“What do you think?” I asked.

“We think there should be rules.”

“There should be rules for people who just do anything anytime even in others’ places and stuff.”

“The should go to ‘grievers,’ or be kicked out for the day.”

“We can’t stop him; there needs to be rules.”

And they wrote about it:

We are like the Giver because they had rules just like us. There are rules so people don’t go in to other peoples things. Also because if we didn’t have rules people would do whatever they wanted.

If you find a house don’t go in it because we need a law to not to break stuff.

There was some people who was throwing potions at my friend’s horses and they ran away but we got them back and they were throwing invisibility harming; we should have a rule for no bad potions.

If I had to make a law about the new world it would be that you wouldn’t be able to break block unless you were ask to break that block for the player and the consequence would be that you would be kicked from the games for two days.

I’m going to make a fence around my property and I’m going to make signs that say “please stay out or please don’t destroy”, please and thanks too. We have laws In the real world; they don’t go on to other people’s property without permission– that you can, you can’t hurt anybody but since we have nobody to tell us what to do people can do what ever they want. But In the real world, people can do whatever they want If we didn’t have laws.

We have laws in the real world because if we didn’t have the laws we wouldn’t be learning in our schools right now. We have rules in Givercraft and we follow those rules because if we don’t we wont be doing the project about the Giver. Also if we didn’t have laws people would be able to do what ever they want to do and steal stuff, hurt people,and say mean words to everybody.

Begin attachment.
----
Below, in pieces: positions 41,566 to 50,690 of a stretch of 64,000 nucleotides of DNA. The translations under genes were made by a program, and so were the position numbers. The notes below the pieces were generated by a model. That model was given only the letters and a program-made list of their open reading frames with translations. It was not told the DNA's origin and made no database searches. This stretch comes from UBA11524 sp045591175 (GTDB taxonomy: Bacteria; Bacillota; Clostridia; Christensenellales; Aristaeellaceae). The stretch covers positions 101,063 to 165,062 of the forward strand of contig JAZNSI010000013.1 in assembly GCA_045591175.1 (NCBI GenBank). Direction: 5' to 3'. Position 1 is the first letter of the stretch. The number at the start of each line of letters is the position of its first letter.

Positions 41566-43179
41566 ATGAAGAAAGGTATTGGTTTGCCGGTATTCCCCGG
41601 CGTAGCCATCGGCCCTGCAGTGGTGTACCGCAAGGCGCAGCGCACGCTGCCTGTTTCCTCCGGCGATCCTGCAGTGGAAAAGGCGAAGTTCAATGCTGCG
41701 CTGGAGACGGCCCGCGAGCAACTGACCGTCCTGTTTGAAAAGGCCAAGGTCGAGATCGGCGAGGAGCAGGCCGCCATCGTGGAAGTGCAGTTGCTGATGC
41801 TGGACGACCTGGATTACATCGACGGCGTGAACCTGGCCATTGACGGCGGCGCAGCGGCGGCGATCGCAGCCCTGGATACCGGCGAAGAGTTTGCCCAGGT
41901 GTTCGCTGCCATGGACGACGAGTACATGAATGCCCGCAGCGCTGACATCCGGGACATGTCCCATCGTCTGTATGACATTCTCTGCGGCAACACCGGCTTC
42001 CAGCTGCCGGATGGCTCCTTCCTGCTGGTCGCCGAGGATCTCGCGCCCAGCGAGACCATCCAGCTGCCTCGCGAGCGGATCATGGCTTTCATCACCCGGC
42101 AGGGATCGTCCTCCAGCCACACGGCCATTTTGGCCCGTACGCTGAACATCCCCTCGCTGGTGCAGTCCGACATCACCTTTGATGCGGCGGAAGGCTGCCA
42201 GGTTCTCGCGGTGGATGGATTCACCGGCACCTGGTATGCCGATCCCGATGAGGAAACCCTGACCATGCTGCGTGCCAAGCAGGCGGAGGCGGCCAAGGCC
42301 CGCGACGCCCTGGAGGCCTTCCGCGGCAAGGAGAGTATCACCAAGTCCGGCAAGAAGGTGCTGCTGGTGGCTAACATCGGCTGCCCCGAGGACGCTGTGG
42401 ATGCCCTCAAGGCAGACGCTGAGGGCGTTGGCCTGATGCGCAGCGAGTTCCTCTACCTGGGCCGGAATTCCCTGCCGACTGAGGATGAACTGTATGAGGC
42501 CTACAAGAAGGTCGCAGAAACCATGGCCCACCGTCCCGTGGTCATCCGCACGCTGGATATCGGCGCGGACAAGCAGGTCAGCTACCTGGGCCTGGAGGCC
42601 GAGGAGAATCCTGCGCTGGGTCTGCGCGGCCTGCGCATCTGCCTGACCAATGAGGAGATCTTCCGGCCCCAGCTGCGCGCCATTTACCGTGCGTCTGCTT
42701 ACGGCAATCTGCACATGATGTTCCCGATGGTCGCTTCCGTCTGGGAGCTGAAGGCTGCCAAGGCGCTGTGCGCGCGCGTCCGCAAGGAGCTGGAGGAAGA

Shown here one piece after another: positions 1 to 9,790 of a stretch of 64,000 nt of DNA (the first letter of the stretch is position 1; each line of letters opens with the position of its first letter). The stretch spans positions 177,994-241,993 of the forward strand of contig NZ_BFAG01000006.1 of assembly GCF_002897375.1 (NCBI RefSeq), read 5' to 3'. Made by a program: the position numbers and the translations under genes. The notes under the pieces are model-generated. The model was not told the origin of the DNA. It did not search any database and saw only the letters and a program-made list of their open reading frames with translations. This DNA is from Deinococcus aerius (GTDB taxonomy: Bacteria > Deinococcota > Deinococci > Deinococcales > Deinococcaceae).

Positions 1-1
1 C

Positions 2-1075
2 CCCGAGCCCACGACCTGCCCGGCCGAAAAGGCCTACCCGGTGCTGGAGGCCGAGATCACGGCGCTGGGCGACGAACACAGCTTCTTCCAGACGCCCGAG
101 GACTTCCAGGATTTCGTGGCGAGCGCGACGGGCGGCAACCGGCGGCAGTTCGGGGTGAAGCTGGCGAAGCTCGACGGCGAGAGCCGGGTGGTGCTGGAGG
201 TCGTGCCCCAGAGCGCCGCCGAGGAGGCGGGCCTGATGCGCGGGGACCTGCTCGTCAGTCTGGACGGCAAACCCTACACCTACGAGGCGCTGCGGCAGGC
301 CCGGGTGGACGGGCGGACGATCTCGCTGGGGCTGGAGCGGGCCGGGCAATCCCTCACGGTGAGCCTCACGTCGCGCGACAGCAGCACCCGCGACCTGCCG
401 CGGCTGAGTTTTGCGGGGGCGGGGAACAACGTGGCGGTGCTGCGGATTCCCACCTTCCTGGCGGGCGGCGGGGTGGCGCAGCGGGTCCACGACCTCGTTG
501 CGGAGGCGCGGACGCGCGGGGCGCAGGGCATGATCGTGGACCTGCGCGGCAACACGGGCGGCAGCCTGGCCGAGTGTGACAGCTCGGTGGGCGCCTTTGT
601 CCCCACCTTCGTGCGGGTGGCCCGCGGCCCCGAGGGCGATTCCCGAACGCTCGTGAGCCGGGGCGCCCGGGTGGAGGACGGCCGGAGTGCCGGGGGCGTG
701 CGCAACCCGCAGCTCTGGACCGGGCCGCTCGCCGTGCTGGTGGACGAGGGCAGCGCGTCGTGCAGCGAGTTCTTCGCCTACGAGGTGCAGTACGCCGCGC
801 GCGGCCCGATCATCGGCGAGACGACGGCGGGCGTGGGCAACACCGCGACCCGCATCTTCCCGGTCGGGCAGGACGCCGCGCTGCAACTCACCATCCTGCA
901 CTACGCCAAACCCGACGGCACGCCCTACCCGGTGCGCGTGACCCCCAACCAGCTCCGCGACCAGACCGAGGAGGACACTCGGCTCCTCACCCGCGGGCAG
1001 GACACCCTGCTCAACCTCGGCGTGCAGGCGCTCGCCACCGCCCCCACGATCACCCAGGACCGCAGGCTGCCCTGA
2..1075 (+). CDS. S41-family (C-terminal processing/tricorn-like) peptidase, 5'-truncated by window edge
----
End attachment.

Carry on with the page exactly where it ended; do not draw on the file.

The students understood why we have rules and leaders, and they found ways to solve their problems in positive ways. This is learning beyond the stuff of standards; its learning in life.

One other school group was recognized for revolting against the elders [which would be unheard of in our real-world community — elders are respected and cared for]. The players apparently wanted more freedom and captured the elders. I understand that sometimes rules interfere. But I also heard the voice of those during the chaos — that in their efforts to survive, their work was hampered not just by the new memories, storms, and dark of night, but also by players intent on adding to the chaos. The students tried to have a meeting to consider their choices; they put up signs to protect their stuff, and they talked to the person. They felt powerless, and struggled with their desire to maintain their agreement and their frustration with not being able to form a community better than sameness: free, but with an agreement — free to build with their memories, with the freedom to work through the memories, and without someone interfering. They did not want sameness, but they wanted freedom to work together.

So today was the last day to build memories, even with our intruder. And they felt good about their decisions to find positive ways to work together — to collaborate — around the extra chaos. That’s an important lesson as well.

And today was the day we were honored with an interview in Google HangOut with the author, Lois Lowry. One student already reflected on the experience:

Scene 2 final day
Today we watched the interview with Lois Lowry. There was a lot of people there. The person [Lois Lowry] said that she based the books on her father. The father is forgetful because he forgot that his oldest daughter had die when she was 28 years old. A lot of the kids had to tell how they finished the memory and what they did to finish the memory.

The students heard the author’s process, a “What if….” and imagining a character for the answer. They heard how the community of sameness developed:

[paraphrased from author] My family was in the military. We’d have a wall around the base and community and everything was orderly with lots of rules. Every evening a bugle would play. We’d have to stop what we were doing and stand at attention to watch the flag lower. It was filled with rules, no crime, but not like real life and that’s what I was thinking when I created the Giver.